Delay your decision until you have more information.
Many of the decisions people regret having made were a result of not giving yourself enough time to think it over. In some places, buyers have a time period to void the sale of a major purchase. I don’t recommend you count on this. I think it’s a good idea to give buyers of expensive items time to check their purchase out and rescind the transaction is there something wrong with the item they bought. But don’t expect to return something just because you changed your mind. Once you have used something you can’t return it in the same new condition it was in when you bought it. There are lots of other actions in life, especially when it comes to relationships with other people, where you don’t have to act the moment the idea enters your head.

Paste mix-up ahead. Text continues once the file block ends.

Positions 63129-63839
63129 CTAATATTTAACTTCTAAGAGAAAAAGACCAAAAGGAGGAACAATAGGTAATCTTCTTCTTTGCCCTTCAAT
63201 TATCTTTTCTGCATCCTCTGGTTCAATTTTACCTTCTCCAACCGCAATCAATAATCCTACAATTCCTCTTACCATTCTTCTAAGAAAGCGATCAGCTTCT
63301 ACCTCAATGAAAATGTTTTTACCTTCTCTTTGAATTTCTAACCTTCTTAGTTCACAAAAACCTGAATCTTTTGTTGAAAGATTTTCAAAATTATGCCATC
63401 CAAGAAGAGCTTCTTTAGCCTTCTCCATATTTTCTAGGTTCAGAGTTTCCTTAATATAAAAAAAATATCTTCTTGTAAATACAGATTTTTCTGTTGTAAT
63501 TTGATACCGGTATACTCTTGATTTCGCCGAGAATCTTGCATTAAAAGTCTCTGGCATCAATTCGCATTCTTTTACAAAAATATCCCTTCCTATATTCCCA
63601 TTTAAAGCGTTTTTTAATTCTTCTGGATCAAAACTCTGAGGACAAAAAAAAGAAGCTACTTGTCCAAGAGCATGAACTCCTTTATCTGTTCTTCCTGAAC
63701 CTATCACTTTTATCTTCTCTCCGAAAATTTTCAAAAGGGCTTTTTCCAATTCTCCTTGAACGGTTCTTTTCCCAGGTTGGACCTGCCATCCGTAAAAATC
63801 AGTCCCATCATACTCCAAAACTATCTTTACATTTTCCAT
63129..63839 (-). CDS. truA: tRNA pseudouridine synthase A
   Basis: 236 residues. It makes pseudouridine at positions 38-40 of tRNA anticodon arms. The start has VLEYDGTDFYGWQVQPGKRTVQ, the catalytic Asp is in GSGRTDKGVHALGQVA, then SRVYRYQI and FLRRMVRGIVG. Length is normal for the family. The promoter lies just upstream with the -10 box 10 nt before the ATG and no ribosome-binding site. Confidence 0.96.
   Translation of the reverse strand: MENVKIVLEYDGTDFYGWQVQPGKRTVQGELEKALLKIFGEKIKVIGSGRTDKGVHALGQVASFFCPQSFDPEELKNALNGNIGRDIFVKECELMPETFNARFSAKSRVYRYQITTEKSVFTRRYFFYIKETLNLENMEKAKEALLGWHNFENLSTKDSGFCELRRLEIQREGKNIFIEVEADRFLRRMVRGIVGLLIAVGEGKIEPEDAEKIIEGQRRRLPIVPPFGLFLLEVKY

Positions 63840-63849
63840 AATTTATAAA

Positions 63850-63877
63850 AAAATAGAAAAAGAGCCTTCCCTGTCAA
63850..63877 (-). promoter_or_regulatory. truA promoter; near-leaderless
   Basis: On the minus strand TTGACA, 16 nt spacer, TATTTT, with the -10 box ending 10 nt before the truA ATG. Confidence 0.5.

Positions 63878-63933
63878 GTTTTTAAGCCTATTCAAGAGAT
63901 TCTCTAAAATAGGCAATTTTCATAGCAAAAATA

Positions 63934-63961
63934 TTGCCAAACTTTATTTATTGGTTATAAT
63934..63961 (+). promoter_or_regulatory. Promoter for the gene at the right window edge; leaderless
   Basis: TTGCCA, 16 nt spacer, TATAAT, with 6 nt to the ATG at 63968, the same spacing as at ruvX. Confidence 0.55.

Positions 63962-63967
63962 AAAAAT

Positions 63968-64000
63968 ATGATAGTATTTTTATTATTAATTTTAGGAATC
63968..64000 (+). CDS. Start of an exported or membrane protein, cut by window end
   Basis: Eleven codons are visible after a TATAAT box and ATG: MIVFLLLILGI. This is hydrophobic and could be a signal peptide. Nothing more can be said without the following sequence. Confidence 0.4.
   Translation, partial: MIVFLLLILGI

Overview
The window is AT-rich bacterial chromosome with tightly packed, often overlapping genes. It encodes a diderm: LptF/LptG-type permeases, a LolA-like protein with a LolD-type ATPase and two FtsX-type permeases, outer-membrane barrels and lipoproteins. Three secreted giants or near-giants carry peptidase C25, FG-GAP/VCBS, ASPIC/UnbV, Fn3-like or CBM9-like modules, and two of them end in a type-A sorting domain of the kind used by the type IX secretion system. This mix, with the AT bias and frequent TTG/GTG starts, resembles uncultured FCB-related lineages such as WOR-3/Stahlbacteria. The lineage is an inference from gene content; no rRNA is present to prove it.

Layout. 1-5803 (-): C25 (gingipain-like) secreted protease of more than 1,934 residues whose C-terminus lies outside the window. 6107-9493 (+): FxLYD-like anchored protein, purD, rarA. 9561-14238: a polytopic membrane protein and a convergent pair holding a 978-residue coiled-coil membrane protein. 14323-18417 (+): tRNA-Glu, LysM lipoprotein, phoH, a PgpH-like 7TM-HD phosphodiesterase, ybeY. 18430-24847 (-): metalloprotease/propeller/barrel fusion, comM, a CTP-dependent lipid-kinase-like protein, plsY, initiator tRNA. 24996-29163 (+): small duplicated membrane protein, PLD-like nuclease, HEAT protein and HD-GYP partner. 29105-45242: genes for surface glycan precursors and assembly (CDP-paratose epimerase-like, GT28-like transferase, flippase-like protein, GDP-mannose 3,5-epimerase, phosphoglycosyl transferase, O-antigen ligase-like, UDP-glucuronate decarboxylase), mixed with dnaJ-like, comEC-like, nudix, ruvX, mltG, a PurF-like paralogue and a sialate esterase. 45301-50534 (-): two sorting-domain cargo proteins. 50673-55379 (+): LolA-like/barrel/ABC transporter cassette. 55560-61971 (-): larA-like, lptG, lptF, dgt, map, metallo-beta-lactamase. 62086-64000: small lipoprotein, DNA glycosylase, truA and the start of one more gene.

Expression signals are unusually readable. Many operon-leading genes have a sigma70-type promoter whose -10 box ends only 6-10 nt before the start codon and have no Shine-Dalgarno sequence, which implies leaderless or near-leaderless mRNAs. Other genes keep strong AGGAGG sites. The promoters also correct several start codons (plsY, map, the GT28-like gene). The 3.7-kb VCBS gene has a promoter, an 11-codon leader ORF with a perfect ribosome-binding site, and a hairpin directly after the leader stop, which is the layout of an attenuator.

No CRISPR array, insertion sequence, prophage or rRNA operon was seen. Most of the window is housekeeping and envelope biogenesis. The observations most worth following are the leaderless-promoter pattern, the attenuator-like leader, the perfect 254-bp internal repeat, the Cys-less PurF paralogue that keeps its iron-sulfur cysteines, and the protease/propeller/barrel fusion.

Think carefully about possible outcomes.
Regret often comes from the human tendency to think all your ideas are great ones when you first think them. Where possible, before you act on your inclinations, ask yourself what are the possible outcomes? Are any potential negative outcomes so severe that you’re not willing to take the chance? Regardless of how good or how exciting this possible action is if there’s a large chance it could result in a death or ruin the rest of your life you must be realistic in evaluating the risks. Be careful of the natural human fallacy to believe that you’re lucky or smart and that only the good outcomes will happen to you.
Don’t waste time on the impossible. What alternatives are available to you?